GOLF CAR FRIENDLY VILLAGES, CITIES, & TOWNSHIPS IN MICHIGAN
One of the most common questions asked by our customers is… “where can I drive my golf car?”
If you’ve been following our Lifestyle Blog, you probably already know some campgrounds and golf courses allow the use of personal carts. Besides the trails, your property, retirement communities, subdivisions, etc., you can also drive your Golf Car in some villages, cities, and townships right here in Michigan.
Our team has spent countless hours assembling lists of golf car friendly campgrounds & golf courses allowing personal carts, so now we figured it’s about time to start working on our neighborhoods.
Imagine being able to drive your kids to the local park, visit the local shops, or perhaps even drive to work in your very own Golf Car or PTV (Personal Transportation Vehicle)… well, thanks to Michigan Vehicle Code Act 300 of 1949, it may already be possible.
Here is a summary of this Vehicle Code;
- A village, city, or township having a population of fewer than 30,000 individuals may by resolution allow the operation of golf carts on the streets of that village or city.
- A person shall not operate a golf cart on any street unless he or she is at least 16 years old and is licensed to operate a motor vehicle.
- The operator of a golf cart shall comply with all signal requirements that apply to the operation of a vehicle.
- A golf cart shall be operated at a speed not to exceed 15 miles per hour and shall not be operated on a highway or street with a speed limit of more than 30 miles per hour except to cross that highway or street.
- A golf cart shall not be operated on the streets of a city, village, or township during the time period from 1/2 hour before sunset to 1/2 hour after sunrise.
- A golf cart operated on a street of a village, city, or township under this section is not required to be registered under this act for purposes of section 3101 of the insurance code of 1956, 1956 PA 218, MCL 500.3101.
- A person operating a golf cart upon a roadway shall ride as near to the right side of the roadway as practicable, exercising due care when passing a standing vehicle or one proceeding in the same direction.
- A person shall not operate a golf cart on a state trunk line highway unless the local government has filed a request with the Michigan Department of Transportation (MDOT), and subsequently has the request approved by MDOT allowing the ordinance enabling golf carts to use highways (i.e. M-24, M-53, etc.).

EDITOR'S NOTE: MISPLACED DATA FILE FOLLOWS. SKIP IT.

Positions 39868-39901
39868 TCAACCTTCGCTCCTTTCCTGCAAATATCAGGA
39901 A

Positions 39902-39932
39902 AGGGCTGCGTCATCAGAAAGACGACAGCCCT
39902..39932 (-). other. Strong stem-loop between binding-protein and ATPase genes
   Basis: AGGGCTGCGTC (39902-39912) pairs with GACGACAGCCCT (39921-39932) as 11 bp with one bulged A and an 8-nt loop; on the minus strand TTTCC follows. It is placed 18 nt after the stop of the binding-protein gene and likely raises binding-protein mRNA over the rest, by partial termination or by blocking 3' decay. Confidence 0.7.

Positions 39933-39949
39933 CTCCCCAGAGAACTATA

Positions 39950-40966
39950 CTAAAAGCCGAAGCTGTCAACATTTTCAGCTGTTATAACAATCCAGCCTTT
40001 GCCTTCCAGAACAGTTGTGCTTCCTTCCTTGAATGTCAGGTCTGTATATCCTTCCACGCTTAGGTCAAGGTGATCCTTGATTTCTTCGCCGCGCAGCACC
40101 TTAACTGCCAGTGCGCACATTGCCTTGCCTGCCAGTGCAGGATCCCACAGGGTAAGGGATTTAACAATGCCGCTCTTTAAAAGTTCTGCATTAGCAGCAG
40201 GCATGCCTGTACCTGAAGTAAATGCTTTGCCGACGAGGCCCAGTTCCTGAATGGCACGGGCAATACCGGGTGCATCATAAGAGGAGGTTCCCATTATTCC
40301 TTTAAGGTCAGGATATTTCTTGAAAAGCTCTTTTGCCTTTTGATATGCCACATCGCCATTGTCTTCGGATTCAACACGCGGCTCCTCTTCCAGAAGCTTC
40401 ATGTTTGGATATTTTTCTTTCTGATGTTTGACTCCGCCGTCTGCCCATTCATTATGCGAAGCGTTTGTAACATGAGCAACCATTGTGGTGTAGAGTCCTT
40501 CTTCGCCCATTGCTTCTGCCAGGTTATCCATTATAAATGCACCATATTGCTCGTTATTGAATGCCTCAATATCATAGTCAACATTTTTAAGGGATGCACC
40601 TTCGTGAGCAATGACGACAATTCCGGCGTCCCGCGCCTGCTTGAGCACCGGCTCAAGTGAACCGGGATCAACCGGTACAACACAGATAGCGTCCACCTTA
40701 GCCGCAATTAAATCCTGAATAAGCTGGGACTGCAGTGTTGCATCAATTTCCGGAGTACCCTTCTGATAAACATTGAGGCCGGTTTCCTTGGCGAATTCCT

- A person operating a golf cart shall not pass between lines of traffic, but may pass on the left of traffic moving in his or her direction in the case of a 2-way street or on the left or right of traffic in the case of a 1-way street, in an unoccupied lane.
- A golf cart shall not be operated on a sidewalk constructed for the use of pedestrians.
- A true “golf cart” used for golf is not required to meet the vehicle safety requirements of a low-speed vehicle for approval under this section.
In addition, if your city or township allows the use of golf carts on public streets, you may be required to be added to a list that is maintained by your local municipality. Be aware that if your city does allow golf carts on public roads, they shall NOT charge a fee for listing golf carts or the operators of those golf carts. Please also note, separate laws apply to LSV’s (Low Speed Vehicles).
If you encounter any errors in our list, or if you can provide information about the policies of communities not listed, please let us know and we will update our list.
And one last thing… please respect the rules of the community while operating your golf car. Participating communities offer this as a privilege we do not want to lose!
Viers Golf Cars is a Club Car Authorized Dealer proudly serving Eastern Michigan.
Click here for a printer friendly list of Golf Car friendly villages, cities, & townships in Michigan.
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Disclaimer: Although we’ve taken a thorough approach to researching this specific Motor Vehicle Code as it applies to Golf Carts, it is recommended you perform the research on your own and reach out to your local municipality.